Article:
The building incorporated roof-mounted photovoltaic panels, a small section of green roof and a sawtooth roof configuration over the workshop area to provide natural lighting. It also featured operable windows in the apartment units for natural ventilation and workshop doors that could rotate in place both for ventilation and to open the space to the street to encourage public interaction.
Key to the students’ design were louvered bamboo screens on each façade, which served multiple functions of providing privacy, sun shading, rain shielding and a visual “lightening” of the concrete structure.
“We saw sustainability as going beyond the building and the environment. The bike program promotes a healthy lifestyle and provides opportunities for social interaction and community connection,” Danielson said.
Fettes and Vansice proposed a modular, mixed-use design with a grocery store and café on the first floor and apartments on the second and third floors. Their project featured roof-mounted photovoltaics, a green roof for rainwater collection (to be stored and used in drip irrigation for the adjacent community garden) and automatically operated roof monitors for ventilation. The building incorporated clerestory windows in each apartment and the café to provide ample daylight without extreme temperature changes, an awning in front of the building and an operable shading device in the café. The project also included greywater recycling, solar hot water and radiant conditioning (both heating and cooling).
One of the most innovative aspects was the use of cross-laminated timber as the primary structural material, Vansice said. This meant the majority of the components would be prefabricated and elements such as radiant ceiling and floor panels would be preassembled into the cross-laminated timber members, which would then be assembled on site.
“In assessing sustainability, we started focusing on processes around architecture and construction and how they fit into broader issues of climate change,” said Vansice, who received his bachelor of science in construction engineering from Iowa State in 2012.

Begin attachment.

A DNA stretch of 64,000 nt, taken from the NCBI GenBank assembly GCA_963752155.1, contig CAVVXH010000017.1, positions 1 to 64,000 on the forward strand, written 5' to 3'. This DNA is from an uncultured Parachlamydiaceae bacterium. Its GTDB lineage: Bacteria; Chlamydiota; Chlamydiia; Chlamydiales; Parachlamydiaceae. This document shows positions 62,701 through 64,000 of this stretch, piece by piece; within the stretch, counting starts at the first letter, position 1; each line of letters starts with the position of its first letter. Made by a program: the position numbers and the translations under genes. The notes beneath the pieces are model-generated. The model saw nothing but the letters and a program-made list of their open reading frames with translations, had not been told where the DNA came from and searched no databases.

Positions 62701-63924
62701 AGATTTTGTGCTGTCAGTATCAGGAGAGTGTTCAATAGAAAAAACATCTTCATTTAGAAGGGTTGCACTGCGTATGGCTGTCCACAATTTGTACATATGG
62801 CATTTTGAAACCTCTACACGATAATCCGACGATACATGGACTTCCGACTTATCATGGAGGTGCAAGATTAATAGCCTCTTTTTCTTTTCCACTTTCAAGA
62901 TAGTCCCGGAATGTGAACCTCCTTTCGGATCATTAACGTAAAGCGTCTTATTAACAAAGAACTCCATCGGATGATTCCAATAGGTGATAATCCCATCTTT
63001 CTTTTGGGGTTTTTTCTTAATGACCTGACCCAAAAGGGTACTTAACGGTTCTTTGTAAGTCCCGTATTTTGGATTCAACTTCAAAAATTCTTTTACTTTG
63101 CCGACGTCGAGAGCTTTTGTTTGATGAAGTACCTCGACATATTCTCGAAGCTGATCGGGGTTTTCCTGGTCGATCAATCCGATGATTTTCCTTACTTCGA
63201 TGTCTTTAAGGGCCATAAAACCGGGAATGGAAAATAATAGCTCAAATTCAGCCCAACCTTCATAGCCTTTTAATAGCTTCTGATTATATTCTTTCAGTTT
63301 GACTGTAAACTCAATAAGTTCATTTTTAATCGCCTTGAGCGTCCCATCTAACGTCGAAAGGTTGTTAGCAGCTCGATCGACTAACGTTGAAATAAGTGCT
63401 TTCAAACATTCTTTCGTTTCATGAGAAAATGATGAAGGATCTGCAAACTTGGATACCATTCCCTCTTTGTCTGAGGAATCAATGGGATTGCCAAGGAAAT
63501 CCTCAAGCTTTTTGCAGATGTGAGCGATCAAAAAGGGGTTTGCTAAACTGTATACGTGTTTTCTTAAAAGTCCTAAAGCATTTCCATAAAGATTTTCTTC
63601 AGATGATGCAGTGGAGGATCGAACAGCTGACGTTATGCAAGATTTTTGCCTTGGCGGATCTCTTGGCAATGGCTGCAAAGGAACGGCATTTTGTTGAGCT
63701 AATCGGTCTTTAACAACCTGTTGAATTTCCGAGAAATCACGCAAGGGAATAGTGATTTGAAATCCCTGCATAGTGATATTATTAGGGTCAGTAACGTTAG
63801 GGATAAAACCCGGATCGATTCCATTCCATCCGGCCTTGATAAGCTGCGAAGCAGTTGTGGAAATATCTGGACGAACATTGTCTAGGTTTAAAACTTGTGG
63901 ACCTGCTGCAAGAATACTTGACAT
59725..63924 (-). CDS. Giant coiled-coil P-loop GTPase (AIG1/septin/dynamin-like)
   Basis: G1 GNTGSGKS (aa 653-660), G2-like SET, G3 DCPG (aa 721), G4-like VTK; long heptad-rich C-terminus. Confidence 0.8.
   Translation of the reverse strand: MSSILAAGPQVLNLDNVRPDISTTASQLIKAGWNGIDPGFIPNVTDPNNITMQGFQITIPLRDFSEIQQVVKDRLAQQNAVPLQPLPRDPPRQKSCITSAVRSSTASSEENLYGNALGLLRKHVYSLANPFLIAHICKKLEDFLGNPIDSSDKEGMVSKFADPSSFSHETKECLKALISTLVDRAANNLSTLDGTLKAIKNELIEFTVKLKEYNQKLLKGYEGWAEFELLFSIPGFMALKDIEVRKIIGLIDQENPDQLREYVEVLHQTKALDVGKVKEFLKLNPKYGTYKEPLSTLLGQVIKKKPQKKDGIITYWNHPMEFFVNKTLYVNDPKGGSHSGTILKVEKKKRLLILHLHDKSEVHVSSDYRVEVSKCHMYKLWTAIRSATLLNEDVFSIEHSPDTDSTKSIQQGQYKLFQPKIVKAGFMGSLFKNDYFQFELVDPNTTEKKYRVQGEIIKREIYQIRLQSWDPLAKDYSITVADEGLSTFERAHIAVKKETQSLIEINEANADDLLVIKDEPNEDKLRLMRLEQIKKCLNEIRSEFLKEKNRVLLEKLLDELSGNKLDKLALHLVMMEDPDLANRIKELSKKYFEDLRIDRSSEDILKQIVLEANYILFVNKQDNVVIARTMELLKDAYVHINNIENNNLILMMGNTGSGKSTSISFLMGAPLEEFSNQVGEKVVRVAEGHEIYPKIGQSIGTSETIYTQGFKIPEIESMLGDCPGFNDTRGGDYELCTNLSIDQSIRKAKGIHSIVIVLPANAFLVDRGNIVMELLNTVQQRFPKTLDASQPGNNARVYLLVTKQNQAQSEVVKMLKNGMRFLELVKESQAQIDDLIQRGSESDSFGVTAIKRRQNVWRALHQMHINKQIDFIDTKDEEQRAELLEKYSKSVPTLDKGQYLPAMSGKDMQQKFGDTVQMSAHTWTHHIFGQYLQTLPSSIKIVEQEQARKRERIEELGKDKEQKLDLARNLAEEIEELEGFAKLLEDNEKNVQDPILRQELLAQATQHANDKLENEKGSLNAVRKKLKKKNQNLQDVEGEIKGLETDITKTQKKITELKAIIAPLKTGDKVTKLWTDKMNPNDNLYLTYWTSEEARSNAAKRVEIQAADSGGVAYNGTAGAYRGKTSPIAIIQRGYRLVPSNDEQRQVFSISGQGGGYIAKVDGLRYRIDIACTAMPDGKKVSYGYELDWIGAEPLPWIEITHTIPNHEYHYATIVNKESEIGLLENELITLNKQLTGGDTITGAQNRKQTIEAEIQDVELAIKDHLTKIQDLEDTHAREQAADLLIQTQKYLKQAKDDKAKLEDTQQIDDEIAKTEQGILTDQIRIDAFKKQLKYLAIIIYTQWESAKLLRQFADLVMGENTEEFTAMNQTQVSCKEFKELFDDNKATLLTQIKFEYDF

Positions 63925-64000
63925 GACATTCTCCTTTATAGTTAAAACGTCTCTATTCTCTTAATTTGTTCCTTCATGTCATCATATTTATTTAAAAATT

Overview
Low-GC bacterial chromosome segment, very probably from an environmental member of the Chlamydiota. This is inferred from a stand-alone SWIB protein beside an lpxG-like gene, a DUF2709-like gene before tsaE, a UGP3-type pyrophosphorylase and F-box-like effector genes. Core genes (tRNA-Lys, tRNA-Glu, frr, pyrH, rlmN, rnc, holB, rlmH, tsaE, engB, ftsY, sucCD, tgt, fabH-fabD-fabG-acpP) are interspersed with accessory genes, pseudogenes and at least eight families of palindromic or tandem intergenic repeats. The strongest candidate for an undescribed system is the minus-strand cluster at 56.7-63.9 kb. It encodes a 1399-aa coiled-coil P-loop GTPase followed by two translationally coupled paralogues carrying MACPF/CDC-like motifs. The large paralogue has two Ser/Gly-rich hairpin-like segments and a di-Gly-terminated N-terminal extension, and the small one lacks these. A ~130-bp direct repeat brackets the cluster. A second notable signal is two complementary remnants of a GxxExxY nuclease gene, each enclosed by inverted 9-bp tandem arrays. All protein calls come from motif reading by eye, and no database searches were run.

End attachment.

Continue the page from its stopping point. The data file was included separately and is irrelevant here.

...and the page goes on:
In their contest submission, the students noted, “[Cross-laminated timber] drastically reduces the carbon footprint of the construction process as well as its impact to the neighborhood.” In addition, “the primary structural elements have been designed to make their reuse compatible in other projects in the future.”
Reburn and Wittmeyer took a different approach, introducing a narrative of three Old North St. Louis residents as they spent a day interacting in the proposed building, which featured apartment units above a craft bakery and a two-story restaurant/bar.
“We showed the way people would experience the building at different times of day and how it would perform over time,” said Wittmeyer, who is pursuing double master’s degrees in architecture and urban design.
The narrative from 6 to 11 p.m., for example, followed “Jim” and “Alyson” through an evening meal at the restaurant followed by drinks at the bar. The competition presentation boards listed time of day, outdoor temperature and weather conditions, indoor activities, and amount of energy produced and consumed.
The project incorporated strategies and systems customized for the St. Louis climate to maintain occupant comfort throughout the year, including a trombe wall, operable windows, a brise soleil and sun shading system, cross ventilation and reuse of heat generated in the restaurant kitchen and bakery. Photovoltaic panels, a roof garden and stormwater collection and storage also were a part of the proposal. Partition walls could be reconfigured to transform residences to offices and back again to provide a flexible space over the long term.
Innovations included combined uses for the brise soleil, which served both as a sunlight deflector and as a solar energy collector with integrated photovoltaic panels, and for the trombe wall, a passive solar wall collector that also pulled hot air from the building with stack ventilation. The students also proposed the use of fuel cells to store energy from renewable sources to power the bakery oven.
“We learned the importance of thinking about these different technologies, materials and strategies early in the design process,” Wittmeyer said. “A small decision or design change in the beginning can revolutionize how a space operates."